http://homepages.gac.edu/~fister/loex13.pdf). You can have a read through the discussion at http://infolitjournalclub.blogspot.co.uk/2013/07/journal-club-meeting-24-july-barbara.html and you can still add to it, too (though as we switched moderation on again, there will be a slight delay before your comment appears).
One of the discussion points was citation - do we need to be so obsessive about students citing things? do we have to be so picky about citation styles? One thing I mentioned in a final comment was a study that my colleague Peter Willett did about why people cite. He took a journal issue that several people in the Information School had contributed to: authors had to say why they had cited items, then we read other people's articles and said why we thought they they had cited them (by the way, the readers' perceptions didn't match the authors' very well!) There have been a number of studies on citation behaviour, and Peter was using a list of reasons from a previous study.
I mention this, as I think that asking students to look at articles and try and work out why sources have been cited by the authors is one way to get students to think about why they are using other people's work in their own work. I did one exercise last year with students which included examining in more detail what was cited in an article and why it was being used, and I think I will do a bit more this coming year. Peter gives the list of reasons at the end of his article (taken from Harwood, 2009), and the main headings are: Signposting; Supporting (justifying your work or your arguments); (giving) Credit (to previous work); Position (establishing your position in relation to others); Engaging (with previous work e.g. criticising it); Building (on previous work); Tying (tying in your work with others in terms of research methods etc.); Future (flagging up your future research path), Competence (i.e. proving your competence in the subject by citing authoritative works) and of course “other”.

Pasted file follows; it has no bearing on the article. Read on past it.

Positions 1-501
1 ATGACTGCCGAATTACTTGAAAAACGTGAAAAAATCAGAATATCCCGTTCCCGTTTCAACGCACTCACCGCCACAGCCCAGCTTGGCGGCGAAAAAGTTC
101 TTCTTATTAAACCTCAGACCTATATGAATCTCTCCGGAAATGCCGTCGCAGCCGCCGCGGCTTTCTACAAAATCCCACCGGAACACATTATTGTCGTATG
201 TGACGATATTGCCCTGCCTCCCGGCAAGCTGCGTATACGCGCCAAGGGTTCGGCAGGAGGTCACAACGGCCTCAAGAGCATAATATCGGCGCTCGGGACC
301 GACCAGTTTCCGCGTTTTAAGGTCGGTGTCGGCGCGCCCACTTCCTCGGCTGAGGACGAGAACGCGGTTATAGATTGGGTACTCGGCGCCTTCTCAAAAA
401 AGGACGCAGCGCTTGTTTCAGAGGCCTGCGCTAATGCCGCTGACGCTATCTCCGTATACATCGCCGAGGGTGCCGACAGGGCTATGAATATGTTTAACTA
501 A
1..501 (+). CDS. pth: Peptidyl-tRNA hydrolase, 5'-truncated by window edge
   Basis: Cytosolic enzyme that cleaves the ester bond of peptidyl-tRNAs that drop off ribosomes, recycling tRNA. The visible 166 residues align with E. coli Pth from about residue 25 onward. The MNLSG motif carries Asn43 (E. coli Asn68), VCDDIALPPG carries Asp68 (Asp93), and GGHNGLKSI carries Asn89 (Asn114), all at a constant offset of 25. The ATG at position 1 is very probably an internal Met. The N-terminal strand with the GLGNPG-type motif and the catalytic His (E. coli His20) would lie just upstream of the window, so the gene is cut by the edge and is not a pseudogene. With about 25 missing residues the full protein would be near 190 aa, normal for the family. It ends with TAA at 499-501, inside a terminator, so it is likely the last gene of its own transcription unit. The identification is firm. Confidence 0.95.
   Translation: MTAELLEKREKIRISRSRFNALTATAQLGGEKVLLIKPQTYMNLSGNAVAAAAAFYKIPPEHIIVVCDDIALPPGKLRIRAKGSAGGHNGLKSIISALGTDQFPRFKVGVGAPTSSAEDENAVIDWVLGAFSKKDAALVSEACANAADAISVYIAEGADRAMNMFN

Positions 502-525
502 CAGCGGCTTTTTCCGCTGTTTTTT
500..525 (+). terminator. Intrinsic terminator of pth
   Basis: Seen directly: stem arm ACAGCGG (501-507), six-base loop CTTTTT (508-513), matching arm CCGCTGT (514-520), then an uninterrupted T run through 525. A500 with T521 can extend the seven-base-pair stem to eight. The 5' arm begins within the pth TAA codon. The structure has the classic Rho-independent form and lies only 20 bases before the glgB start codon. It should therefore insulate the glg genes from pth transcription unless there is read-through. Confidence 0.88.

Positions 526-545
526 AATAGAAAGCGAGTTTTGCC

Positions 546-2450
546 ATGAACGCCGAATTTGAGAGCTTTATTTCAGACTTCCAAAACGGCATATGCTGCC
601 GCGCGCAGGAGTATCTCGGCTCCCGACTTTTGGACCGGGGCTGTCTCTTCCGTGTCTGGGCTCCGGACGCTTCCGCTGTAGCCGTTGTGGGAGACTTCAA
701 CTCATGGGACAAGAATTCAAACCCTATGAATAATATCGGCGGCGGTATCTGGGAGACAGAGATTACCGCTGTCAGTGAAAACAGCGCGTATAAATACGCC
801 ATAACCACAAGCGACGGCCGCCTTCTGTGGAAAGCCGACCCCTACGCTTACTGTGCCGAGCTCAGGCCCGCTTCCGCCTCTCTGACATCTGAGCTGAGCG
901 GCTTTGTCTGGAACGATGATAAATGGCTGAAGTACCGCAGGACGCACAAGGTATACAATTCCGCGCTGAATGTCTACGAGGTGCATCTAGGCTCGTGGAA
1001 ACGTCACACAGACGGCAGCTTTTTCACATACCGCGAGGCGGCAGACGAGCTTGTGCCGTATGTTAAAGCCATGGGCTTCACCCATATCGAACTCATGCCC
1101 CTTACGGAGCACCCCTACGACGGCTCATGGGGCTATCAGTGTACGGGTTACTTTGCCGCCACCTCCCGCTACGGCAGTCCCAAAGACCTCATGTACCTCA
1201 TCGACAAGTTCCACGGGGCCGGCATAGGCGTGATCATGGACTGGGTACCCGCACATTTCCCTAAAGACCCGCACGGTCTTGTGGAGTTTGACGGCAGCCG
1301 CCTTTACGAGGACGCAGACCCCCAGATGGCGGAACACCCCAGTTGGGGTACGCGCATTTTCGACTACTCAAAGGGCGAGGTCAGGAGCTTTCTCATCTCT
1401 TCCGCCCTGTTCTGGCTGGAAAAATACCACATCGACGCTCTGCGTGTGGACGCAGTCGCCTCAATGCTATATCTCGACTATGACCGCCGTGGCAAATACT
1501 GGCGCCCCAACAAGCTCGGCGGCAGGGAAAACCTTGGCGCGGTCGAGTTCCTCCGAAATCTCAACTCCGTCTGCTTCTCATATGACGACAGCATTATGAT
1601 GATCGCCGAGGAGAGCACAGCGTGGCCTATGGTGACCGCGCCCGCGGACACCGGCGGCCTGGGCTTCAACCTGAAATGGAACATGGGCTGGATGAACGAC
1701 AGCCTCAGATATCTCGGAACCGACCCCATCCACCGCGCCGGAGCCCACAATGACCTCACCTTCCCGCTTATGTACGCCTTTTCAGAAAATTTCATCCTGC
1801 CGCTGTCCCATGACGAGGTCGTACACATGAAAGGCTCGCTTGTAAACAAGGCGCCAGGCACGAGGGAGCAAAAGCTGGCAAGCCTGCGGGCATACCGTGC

- Willett, P. (2013) "Readers' perceptions of authors' citation behaviour." Journal of Documentation, 69 (1), 145 - 156. http://www.emeraldinsight.com/journals.htm?articleid=17073337
- Harwood, N. (2009) “An interview study of the functions of citations in academic writing across two disciplines”, Journal of Pragmatics, 41 (3), 497-518. nb I am citing this particular article without having read it ;-)
And this is my 2,500th post - blogging here since 2005 ....
Photo by Sheila Webber: Tiles, Leighton House, London, July 2013